So, what are the implications of this? Is it really possible to take one pair of headphones, with a decent frequency response and low THD, and make it sound like any other pair of headphones? Or give it audible "neutrality"? Are the sensitivity, THD, and non-sonic criteria, such as design, comfort, and aesthetics, what we really need to think about when purchasing headphones? If so, that is great for my wallet! But I think there may be a little more to it, which is what I'm trying to coax out in this thread. For instance, xnor, you say:

 

Quote:
Originally Posted by xnor View Post

Nobody said it's magic nor that cheap/bad headphones can be transformed prefectly into expensive/great ones.

 

Well, I honestly want to know: why not? If things like the THD are comparable and two cans are well EQed, what is stopping the cheap one from sounding just like the expensive one? What is so fundamentally different from a cheap and expensive set of cans?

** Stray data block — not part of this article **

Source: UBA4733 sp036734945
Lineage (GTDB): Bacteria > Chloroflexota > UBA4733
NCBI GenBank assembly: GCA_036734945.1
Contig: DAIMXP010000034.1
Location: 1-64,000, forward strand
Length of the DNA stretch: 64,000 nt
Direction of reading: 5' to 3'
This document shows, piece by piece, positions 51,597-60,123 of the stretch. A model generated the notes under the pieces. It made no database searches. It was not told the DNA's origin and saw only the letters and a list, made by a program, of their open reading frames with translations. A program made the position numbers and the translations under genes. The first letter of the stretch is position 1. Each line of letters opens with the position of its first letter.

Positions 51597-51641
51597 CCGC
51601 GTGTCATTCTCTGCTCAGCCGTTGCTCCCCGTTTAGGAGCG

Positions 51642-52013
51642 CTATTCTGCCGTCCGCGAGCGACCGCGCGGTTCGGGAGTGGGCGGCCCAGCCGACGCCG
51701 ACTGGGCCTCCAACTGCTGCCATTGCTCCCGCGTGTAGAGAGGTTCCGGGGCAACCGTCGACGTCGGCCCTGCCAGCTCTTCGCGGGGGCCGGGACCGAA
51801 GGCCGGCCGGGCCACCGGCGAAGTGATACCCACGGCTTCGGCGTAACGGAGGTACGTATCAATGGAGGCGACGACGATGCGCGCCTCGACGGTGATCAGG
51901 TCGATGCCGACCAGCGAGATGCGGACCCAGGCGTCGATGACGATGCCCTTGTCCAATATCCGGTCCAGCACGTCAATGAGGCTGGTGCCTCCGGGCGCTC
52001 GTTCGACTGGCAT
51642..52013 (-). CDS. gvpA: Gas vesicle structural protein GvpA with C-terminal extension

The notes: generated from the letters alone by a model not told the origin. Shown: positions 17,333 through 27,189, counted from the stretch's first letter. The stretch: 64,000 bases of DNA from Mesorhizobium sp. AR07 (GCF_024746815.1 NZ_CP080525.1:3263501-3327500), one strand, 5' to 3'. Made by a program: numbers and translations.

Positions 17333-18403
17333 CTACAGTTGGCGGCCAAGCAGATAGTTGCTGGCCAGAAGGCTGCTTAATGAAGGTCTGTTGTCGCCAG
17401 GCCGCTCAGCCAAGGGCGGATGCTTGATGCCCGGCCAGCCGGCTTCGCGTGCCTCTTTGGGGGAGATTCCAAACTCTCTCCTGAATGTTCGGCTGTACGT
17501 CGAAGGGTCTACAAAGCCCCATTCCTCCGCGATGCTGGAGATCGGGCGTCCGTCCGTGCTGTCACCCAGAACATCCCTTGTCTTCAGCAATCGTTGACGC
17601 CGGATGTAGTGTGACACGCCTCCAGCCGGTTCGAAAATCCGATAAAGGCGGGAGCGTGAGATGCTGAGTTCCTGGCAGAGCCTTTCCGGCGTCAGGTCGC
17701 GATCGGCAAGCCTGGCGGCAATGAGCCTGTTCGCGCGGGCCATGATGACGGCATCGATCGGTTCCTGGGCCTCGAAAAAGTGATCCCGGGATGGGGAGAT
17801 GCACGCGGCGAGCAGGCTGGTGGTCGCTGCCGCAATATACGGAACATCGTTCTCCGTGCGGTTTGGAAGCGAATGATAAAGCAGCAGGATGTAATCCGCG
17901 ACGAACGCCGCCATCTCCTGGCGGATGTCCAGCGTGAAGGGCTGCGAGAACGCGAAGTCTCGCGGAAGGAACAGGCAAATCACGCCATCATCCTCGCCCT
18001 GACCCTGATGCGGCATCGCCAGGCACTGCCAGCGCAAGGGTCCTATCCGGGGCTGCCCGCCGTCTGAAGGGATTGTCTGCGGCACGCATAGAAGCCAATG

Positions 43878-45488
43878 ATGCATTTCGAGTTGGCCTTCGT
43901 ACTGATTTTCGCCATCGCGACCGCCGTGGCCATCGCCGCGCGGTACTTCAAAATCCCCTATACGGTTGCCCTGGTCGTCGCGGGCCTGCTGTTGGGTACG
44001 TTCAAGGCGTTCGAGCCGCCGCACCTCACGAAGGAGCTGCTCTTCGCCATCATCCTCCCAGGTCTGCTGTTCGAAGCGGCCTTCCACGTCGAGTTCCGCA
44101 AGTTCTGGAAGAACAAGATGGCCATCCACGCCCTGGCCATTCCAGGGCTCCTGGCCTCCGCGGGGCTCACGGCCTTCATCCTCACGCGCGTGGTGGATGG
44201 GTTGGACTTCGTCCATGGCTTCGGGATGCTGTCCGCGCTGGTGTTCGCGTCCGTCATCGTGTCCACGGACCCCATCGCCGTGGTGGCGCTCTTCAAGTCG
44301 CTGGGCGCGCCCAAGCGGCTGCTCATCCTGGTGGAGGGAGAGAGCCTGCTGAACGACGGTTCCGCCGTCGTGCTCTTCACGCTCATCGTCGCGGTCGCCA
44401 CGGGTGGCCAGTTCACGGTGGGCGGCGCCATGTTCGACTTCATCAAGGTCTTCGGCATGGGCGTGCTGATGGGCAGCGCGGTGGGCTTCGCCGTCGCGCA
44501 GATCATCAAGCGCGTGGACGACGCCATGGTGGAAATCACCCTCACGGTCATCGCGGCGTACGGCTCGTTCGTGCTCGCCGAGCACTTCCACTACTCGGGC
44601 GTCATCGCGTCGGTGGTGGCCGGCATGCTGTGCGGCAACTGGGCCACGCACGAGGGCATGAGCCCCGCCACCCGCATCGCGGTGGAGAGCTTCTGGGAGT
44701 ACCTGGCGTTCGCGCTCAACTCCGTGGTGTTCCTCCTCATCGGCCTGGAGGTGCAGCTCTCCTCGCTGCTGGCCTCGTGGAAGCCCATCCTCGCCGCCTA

-Bizzlebin

post #44 of 204
Quote:
Originally Posted by Bizzlebin View Post

Well, I honestly want to know: why not? If things like the THD are comparable and two cans are well EQed, what is stopping the cheap one from sounding just like the expensive one? What is so fundamentally different from a cheap and expensive set of cans?

 

Cheap cans typically also have cheap drivers. Some cannot handle "higher" volumes well. Also, bass sometimes is severely rolled-off (due to the overall construction, not necessarily the drivers only) so you'd need to boost the bass a lot adding even more distortion. The pads might be out of cheap material that'll fall apart soon, seal very badly etc. Then there's intermodulation distortion, which I've even seen expensive headphones "fail" at. And of course there's comfort, which imho, is very important with headphones.

post #45 of 204
Thread Starter 
Quote:
Originally Posted by xnor View Post

 

Cheap cans typically also have cheap drivers. Some cannot handle "higher" volumes well. Also, bass sometimes is severely rolled-off (due to the overall construction, not necessarily the drivers only) so you'd need to boost the bass a lot adding even more distortion. The pads might be out of cheap material that'll fall apart soon, seal very badly etc. Then there's intermodulation distortion, which I've even seen expensive headphones "fail" at. And of course there's comfort, which imho, is very important with headphones.

 

Ok. Isn't IMD related to THD? I mean, isn't there a way to estimate (if not directly measure) the IMD based on a THD graph? If not, how does one measure it and what are the sonic clues that we can use to pinpoint it audibly?

 

-Bizzlebin